The Longest Wingspan in NBA Draft Combine History

Longest wingspan in NBA

In recent years, wingspan and length have become buzzwords when talking about NBA Draft prospects.

There have been some insane wingspan lengths measured for incoming rookies in recent years, with the longest wingspan in the NBA currently belonging to Rudy Gobert of the Utah Jazz, who measured in at 7’8.5″.

Below is a list of the longest measured wingspans in NBA Draft Combine history since the year 2000.

  • 2000 – Jameel Watkins, 7’6″
  • 2001 – Eddy Curry, Brendan Haywood and DeSagana Diop, 7’6.5″
  • 2002 – Jason Jennings, 7’7″
  • 2003 – Chris Marcus, 7’8″
  • 2004 – Peter Ramos, 7’5.5″
  • 2005 – Eddy Fobbs, 7’6.75″
  • 2006 – Mouhamed Sene, 7’8.5″
  • 2007 – Ekene Ibekwe, 7’6″
  • 2008 – John Riek, 7’8.75″
  • 2009 – Hasheem Thabeet, 7’6.25″
  • 2010 – Hassan Whiteside, 7’7″
  • 2011 – Jeremy Tyler, 7’5″
  • 2012 – Andre Drummond, 7’6.25″
  • 2013 – Rudy Gobert, 7’8.5″
  • 2014 – Isaiah Austin, 7’4.5″
  • 2015 – Robert Upshaw, 7’5.5″
  • 2016 – Zhou Qi, 7’7.75″

The longest wingspan in NBA Draft combine history belongs to that of Gobert and Sene at 7’8.5″. Sene, a 7’0″ tall center from Senegal, was selected 10th overall in the First Round of the 2006 Draft by the Seattle SuperSonics. He had a short career in the league and would go on to play in France and the D-League. Gobert, a 7’1″ center from France, would go on to have more success after being selected as the 27th choice in the 2013 Draft by the Jazz.

It’s important to note that not all players in the NBA actually attend or get measured at the Draft Combine. Many prospects expected to be picked in the lottery will avoid the combine entirely and there are also plenty of players who were off the radar at the time of their draft class but go on to have long NBA careers despite not attending the rookie combine.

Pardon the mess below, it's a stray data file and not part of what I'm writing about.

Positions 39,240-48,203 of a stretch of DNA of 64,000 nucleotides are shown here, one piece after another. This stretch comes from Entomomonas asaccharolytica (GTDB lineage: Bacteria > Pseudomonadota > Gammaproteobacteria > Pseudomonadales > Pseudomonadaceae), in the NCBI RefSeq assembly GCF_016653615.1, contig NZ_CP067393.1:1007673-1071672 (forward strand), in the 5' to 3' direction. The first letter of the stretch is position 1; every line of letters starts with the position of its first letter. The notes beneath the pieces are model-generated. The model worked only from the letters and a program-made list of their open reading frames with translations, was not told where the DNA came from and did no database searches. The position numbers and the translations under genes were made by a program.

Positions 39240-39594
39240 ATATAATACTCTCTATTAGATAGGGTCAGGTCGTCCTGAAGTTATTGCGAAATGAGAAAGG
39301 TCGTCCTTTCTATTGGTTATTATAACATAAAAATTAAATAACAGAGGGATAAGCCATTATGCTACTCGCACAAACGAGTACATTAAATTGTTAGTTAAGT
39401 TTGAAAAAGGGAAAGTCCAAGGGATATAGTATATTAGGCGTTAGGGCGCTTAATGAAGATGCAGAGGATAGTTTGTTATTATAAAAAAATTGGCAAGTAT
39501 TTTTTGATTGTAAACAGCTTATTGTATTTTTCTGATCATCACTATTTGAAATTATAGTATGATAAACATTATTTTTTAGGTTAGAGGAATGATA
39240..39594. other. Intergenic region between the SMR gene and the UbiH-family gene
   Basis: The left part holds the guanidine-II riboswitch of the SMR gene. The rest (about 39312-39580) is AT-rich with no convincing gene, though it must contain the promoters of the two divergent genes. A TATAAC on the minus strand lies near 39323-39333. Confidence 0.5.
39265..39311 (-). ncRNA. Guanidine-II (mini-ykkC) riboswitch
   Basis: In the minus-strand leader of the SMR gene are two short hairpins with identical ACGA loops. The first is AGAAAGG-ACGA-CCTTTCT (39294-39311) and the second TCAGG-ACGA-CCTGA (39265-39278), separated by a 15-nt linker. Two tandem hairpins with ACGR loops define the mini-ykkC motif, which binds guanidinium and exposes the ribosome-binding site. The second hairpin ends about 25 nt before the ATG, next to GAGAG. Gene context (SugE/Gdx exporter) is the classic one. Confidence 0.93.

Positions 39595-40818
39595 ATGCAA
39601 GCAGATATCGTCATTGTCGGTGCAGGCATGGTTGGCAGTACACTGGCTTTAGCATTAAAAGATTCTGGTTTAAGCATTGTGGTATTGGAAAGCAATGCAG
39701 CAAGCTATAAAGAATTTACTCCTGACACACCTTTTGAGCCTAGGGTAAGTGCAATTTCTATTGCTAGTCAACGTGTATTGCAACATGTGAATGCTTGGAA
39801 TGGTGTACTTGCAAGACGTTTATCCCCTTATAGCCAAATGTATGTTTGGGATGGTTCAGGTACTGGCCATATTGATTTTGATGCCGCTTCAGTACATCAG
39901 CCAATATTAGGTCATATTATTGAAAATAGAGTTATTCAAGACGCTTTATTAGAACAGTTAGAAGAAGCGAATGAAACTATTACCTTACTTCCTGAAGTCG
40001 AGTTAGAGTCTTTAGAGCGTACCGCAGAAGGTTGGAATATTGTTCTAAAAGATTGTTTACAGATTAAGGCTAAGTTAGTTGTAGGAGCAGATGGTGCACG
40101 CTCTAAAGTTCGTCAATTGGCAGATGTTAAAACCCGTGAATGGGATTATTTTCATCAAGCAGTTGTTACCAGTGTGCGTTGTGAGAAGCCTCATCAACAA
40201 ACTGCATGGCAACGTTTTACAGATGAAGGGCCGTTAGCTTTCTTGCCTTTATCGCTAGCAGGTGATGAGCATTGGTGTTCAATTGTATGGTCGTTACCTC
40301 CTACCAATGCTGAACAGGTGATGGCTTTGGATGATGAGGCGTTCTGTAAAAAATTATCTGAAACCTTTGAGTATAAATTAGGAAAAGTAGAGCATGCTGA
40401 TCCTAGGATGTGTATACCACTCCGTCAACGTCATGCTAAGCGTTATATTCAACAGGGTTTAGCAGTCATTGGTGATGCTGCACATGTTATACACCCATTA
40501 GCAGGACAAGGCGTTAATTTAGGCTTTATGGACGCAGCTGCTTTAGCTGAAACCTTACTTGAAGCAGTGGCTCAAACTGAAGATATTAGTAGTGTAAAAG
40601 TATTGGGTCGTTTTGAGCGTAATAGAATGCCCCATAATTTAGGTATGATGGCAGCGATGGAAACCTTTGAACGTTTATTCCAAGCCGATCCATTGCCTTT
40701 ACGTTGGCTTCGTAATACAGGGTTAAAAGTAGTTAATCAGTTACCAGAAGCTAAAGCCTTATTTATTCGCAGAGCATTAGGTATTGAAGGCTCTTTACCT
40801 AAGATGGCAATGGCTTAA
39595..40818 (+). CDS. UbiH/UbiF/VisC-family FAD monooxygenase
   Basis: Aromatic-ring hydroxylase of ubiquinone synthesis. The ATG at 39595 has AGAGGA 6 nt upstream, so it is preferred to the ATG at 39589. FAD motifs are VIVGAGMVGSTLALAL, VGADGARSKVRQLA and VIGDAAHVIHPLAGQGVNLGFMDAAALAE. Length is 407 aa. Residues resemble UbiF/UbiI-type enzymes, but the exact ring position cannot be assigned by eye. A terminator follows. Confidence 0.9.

So while this data may not give us a complete picture, it is a pretty large sample size. Can it tell us if wingspan is a good indicator of basketball success? Obviously, other basketball skills are required, but it appears that, in general, longer arms would be preferred over shorter arms.

Wingspan alone doesn’t necessarily help or hurt a basketball player. It is how they are able to use their length on the basketball court. Players like Gobert, Drummond, and Whiteside are able to take advantage of their length and can use it to help on both ends of the court.

Other players, like Thabeet and Sene, never found sustained success in the NBA, but it would be a stretch to blame it on their wingspan. It could be argued that their length was one of the bigger factors in them making it as far as they did.

While physical measurements are just one of the numbers teams look at for rookie prospects, we shouldn’t be dismissive of how those numbers transfer to the professional level. All of the NBA combine drills help to evaluate prospects, but the Draft is an inexact science and it comes down to how good the players are at the game of basketball.

While length and wingspan may get a lot of hype each year from fans and scouts, it appears that it might not be undeserved and it is actually an important metric for teams to consider when evaluating an incoming rookie class.

Data is collected from:!/anthro/

Photo By: Basket Streaming

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